Rule on rumour verification adds to compliance burden



India's top 100 listed companies will have to verify and confirm or deny market rumours from 1 October, following a directive from the SEBI. Legal experts warn the move will significantly increase disclosure burdens, with firms obliged to clarify a wide range of rumours

NEW DELHI : India’s leading listed companies are bracing for fresh compliance burden in the wake of a directive from Securities and Exchange Board of India (Sebi), which mandated a confirmation or denial of market rumours.

The proposal, which was approved at the regulator’s recent board meeting on 29 March, mandates listed companies to verify market rumours pertaining to their operations, as was reported across various media outlets, and disclose the veracity of the news.

The framework will be applicable to the top 100 companies by market capitalization starting 1 October, and will apply to the top 250 firms from 1 April 2024.

Legal experts said this new rule will significantly increase the disclosure burden on listed companies, as they will be obligated to offer clarifications on a wide range of market rumours. Furthermore, the firms may find themselves in precarious situations if a rumour pertains to any ongoing deals.

There have been instances where news regarding ongoing deals are prematurely leaked, even during the initial stages of negotiations, experts said. Consequently, Sebi regulations may compel firms to prematurely disclose developments.

While Sebi’s board has approved the rule, the market regulator is yet to notify the final guidelines. More importantly, Sebi is expected to provide a definition of what will be construed as ‘market rumour’ in the final rules, said legal experts.

“Premature disclosure of proposed M&A activity will not only scuttle deals but also lead to speculative trading," said Akila Agrawal, head, mergers and acquisitions, Cyril Amarchand Mangaldas. “We should have more clarity on the type of information that needs to be disclosed or what exactly amounts to a market rumour," she added.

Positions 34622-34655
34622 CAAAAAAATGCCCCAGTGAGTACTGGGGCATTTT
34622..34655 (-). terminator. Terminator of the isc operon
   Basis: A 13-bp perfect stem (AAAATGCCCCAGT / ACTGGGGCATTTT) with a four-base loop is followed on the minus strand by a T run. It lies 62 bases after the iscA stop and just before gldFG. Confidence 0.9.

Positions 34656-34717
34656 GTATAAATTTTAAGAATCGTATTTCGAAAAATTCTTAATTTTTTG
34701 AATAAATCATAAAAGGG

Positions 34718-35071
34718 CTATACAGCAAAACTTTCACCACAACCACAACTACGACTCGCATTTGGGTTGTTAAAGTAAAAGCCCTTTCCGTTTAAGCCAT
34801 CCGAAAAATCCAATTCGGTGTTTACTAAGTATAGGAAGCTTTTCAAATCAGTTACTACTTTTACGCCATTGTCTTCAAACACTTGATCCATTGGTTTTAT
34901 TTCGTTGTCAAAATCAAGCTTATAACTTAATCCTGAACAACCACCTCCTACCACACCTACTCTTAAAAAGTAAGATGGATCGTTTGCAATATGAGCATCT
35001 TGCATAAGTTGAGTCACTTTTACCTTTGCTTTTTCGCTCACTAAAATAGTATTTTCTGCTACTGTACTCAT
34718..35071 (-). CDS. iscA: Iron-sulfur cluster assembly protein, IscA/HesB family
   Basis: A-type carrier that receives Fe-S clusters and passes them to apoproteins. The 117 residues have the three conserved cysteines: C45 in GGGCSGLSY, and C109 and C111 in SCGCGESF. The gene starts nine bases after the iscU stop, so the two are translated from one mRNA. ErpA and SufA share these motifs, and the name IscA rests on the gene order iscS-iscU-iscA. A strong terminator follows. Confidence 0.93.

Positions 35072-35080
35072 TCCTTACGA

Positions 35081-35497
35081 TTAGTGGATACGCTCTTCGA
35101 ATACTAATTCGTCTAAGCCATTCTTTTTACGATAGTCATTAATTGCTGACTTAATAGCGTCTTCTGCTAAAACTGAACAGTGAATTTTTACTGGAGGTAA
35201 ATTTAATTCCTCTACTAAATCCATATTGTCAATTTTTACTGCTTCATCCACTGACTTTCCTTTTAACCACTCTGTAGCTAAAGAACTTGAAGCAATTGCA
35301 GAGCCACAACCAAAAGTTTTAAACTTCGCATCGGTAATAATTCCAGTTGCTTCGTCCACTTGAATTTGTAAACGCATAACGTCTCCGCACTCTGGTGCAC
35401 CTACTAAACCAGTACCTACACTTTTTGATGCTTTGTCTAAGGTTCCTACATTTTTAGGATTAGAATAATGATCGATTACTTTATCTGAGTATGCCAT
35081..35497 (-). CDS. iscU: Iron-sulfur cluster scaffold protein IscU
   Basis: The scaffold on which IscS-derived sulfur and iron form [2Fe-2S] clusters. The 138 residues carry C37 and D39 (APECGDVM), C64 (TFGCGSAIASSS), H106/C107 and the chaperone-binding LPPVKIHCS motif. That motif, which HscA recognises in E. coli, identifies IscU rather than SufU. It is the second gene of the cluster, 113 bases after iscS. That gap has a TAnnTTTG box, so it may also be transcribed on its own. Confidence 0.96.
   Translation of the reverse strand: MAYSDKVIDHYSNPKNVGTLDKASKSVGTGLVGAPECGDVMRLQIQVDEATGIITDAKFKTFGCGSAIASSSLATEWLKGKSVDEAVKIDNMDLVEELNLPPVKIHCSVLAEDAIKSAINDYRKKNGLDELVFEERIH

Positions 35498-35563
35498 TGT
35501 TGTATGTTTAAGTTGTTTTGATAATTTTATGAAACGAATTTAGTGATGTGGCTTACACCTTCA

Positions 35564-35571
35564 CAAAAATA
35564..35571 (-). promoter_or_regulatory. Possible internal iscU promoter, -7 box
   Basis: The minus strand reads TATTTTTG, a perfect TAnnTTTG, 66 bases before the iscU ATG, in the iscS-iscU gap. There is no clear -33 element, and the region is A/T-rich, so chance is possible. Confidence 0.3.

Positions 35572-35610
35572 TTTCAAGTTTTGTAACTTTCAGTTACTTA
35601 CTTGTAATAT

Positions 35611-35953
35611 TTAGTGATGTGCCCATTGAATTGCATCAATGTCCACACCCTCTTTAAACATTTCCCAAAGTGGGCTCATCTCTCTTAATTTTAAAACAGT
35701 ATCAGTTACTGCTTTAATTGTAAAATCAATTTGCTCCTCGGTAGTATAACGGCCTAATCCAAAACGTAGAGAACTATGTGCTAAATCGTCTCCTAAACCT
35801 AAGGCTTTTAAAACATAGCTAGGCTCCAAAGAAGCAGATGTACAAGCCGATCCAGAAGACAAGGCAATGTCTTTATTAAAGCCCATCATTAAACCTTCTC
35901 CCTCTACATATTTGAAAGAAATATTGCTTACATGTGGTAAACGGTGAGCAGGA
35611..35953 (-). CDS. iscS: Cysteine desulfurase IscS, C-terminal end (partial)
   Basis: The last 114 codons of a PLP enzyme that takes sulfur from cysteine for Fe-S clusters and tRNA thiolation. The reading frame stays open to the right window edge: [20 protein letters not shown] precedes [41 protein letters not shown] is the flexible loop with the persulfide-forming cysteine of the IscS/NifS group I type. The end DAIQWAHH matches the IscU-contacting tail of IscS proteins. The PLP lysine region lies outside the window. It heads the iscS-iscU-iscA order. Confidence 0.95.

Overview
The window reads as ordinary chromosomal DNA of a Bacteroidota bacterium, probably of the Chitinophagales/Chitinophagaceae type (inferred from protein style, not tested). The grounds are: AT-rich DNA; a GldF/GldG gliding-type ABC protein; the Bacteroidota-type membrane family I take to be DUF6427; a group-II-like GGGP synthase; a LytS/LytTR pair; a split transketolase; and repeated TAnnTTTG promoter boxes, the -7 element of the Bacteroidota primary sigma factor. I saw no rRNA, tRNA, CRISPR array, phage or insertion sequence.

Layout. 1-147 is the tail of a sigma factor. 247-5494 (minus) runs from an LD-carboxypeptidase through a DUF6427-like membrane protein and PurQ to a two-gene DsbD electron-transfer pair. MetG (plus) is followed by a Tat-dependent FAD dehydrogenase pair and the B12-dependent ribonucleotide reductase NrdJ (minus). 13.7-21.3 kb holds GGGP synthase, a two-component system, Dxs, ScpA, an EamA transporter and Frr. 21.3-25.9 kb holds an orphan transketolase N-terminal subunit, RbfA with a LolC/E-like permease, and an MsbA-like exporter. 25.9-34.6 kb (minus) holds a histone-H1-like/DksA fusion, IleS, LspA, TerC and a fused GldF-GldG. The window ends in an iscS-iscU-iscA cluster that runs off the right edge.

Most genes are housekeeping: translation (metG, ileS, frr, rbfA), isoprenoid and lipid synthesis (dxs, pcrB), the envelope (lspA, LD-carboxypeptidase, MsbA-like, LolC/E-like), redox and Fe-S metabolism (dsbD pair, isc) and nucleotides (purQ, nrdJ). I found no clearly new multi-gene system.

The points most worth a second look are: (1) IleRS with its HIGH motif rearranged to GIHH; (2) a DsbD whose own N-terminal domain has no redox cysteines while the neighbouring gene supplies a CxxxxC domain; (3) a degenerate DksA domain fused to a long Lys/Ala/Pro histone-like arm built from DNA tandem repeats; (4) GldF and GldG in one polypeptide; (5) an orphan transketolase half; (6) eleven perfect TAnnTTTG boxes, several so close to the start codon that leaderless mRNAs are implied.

Companies expect the new law to be only applicable to rumours which involve material developments, said market participants. Sebi rules mandate every listed firm to maintain a list of thresholds, above which any news would be considered a material development. For example, any acquisition worth over 100 crore, or a plant shutdown if the facility contributes 10% or more to the company’s revenues.

The challenge is how Sebi will define the material market rumour rules, said legal experts. If the definition of market rumour is all-encompassing, then the companies may end up confirming or denying dozens of rumours almost every week. However, if the definition is too lenient, then the law may not be effective, they added.

“Sebi’s proposed amendment to the LODR Regulations can create challenges in the market, as the top 100 listed entities are required to verify and confirm or deny or clarify market rumours from 1 October," Moin Ladha, partner, Khaitan and Co., said. “It may not be feasible to define materiality. Further, in cases involving negotiations that are underway, it will be difficult to confirm or deny, and that may have a counterproductive impact," he said.

This new law is based on a discussion paper floated by Sebi last November, when it proposed a number of changes to the disclosure rules. Sebi had opined that the proposal was essential to avoid “establishment of a false market sentiment", and added that such rumours appearing not just in print media but on TV and digital media were increasingly impacting stock movement.

“We can get a fair bit of clarity on the regulator’s thought process by referring to the consultation paper which requires clarifications to the news in “mainstream media". Companies and their compliance officers can have some pre-decided metrics on what to consider as mainstream and issue clarifications accordingly," Shruti Rajan, partner, Trilegal, said.

Sebi had rationalized several disclosure requirements for listed companies in 2019 allowing them greater headroom to decide on what is important and what is not. However, recently, it noticed that many firms were flouting disclosure norms. In the last three-four months, Sebi has floated several discussion papers proposing the tightening of various disclosure norms.

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